That's obviously not going to happen (not least because it would have a massive economic impact), but what I would say is that there is a clear need for a moratorium on fines, at least to begin with. ICANN might be making themselves look foolish, but looking at the broader picture, they do actually have a point.
Re: What about Mr Steven
They didn't attempt it on this launch. Don't know why.
The main reason is that Mr Steven is based in California, and can only realistically be deployed for Vandenberg launches.
Apparently though, they did still do the whole parachute thing to recover the fairing, albeit with a wet landing. I don't believe that they can reuse a fairing once it's got wet, so presumably they did this in order to get more data about how the parachutes perform, in order to help with the catching next time.
As far as I know, they haven't released any information about how it all went so far this time. But there's a reasonable chance that someone will photograph the boat coming home over the next few days with the fairings on board.
Bear in mind that both the CRS-7 boom and the AMOS 6 incident were upper-stage anomalies. The versioning for F9's upper stage is more ambiguous than for the main booster.
Re: Time for Zuk to join Kalanick
Zuk just doesn't get it.... Is he a Neocon obsessed with disruption, or naive about the world?
I'd go with totally naive.
People seem to forget that Facebook started out as a college kid's quick and dirty little web app to connect his friends and just spiralled out of control from there. Zuckerberg has no genius quality or leadership skills; by all accounts, he's not even that good a programmer. He just got lucky. Billions of dollars lucky, but that's all it is. Luck.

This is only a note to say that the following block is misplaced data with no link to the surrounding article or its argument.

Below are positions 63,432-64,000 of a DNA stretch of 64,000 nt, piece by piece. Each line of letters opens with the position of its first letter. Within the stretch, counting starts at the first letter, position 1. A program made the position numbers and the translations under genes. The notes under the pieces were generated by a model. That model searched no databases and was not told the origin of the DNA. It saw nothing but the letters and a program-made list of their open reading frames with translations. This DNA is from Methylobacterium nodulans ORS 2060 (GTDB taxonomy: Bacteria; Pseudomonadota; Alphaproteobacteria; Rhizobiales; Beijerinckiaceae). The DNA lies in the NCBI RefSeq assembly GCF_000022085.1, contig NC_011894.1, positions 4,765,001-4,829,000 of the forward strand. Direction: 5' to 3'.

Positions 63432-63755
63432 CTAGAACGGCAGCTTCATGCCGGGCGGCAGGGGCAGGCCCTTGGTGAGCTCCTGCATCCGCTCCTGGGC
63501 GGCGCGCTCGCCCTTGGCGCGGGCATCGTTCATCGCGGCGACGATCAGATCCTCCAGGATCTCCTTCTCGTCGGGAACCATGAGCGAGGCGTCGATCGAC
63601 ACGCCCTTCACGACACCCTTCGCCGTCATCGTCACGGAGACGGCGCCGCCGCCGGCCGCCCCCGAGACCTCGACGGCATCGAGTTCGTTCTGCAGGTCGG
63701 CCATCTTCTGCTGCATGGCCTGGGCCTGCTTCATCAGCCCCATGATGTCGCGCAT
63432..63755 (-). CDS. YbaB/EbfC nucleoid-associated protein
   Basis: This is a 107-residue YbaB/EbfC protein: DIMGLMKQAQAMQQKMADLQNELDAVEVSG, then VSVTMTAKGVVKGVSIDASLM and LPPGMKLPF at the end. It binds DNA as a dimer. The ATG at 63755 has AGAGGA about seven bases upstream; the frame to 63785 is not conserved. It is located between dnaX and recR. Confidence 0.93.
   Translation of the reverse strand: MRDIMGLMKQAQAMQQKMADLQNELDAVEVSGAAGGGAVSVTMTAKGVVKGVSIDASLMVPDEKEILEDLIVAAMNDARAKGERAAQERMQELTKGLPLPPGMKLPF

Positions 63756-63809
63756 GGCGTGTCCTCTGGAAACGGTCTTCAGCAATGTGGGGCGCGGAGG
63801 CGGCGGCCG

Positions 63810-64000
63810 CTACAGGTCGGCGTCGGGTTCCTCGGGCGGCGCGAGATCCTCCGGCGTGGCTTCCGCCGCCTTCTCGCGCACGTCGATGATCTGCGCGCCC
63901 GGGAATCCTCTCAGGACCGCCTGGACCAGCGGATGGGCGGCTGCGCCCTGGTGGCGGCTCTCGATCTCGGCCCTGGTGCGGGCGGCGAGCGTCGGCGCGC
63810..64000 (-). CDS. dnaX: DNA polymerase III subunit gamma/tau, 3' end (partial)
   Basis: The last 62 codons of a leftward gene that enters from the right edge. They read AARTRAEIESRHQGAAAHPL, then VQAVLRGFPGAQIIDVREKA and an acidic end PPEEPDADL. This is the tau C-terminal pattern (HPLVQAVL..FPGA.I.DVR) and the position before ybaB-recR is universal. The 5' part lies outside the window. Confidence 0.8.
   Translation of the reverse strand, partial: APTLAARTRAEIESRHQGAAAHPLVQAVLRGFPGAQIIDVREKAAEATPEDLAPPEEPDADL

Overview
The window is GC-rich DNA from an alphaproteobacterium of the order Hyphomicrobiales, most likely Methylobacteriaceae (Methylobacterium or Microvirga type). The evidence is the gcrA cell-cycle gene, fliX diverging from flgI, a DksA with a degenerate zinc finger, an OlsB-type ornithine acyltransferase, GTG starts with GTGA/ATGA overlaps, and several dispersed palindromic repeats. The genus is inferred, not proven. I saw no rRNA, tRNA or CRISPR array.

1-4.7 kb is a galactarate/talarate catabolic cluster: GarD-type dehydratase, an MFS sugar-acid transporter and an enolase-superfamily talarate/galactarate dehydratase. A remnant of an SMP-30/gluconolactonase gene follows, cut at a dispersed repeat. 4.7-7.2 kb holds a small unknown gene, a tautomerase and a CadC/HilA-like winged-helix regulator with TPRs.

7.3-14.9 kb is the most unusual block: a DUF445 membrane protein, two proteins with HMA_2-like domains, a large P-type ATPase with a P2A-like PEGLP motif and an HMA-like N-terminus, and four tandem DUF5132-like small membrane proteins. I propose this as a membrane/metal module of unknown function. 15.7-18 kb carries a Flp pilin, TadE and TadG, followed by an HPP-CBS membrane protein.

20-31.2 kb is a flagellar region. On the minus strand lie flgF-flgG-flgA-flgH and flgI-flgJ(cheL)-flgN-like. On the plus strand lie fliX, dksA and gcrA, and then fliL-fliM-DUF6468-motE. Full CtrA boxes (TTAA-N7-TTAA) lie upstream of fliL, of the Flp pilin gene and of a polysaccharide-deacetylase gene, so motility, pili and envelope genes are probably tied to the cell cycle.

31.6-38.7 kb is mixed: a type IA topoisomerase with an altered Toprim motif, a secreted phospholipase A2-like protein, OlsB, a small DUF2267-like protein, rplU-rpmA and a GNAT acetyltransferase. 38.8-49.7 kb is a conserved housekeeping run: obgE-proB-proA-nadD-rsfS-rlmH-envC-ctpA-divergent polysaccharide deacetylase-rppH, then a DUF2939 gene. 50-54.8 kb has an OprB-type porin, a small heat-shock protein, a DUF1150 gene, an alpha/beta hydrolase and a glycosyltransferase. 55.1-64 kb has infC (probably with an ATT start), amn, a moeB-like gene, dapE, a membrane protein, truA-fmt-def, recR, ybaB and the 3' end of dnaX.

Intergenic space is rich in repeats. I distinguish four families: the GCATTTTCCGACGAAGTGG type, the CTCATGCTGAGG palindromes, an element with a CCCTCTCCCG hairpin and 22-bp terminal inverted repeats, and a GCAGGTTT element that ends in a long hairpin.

He's had a little over a decade to get used to it, so you'd think he might have learned a few things by now. But on the flip side of that, Facebook is the only thing he's ever done; he's got zero experience of the real world, and I'd bet that even now he has little understanding of how other people use this thing he's created.
He's the guy sitting in the cockpit of the rocket ship, frantically pushing buttons and thinking he's in control.
Re: It's about pork
The problem is that the market for BFR-scale payloads is smaller than for Falcon-scale payloads (modern electronics allow for smaller satellites). This means that it will take a longer time for the BFR rocket to accumulate the same number of successful unmanned launches as the Falcon has (approaching 50).
If it costs less to fly the same weight on BFR than Falcon 9, as Musk has claimed it will, why wouldn't customers switch to using it, even if they're massively under-using the vehicle's capability?
And if that cost can be cut further by using some of that extra capacity with ride sharing, that would surely sweeten the deal even further. In other words, I don't see why most clients won't switch to BFR almost immediately.
There may be a few that want to stick with the F9 because it is known to be reliable, but that attitude won't last long; if you want proof, look how quickly SpaceX have been able to get people switching to re-used boosters.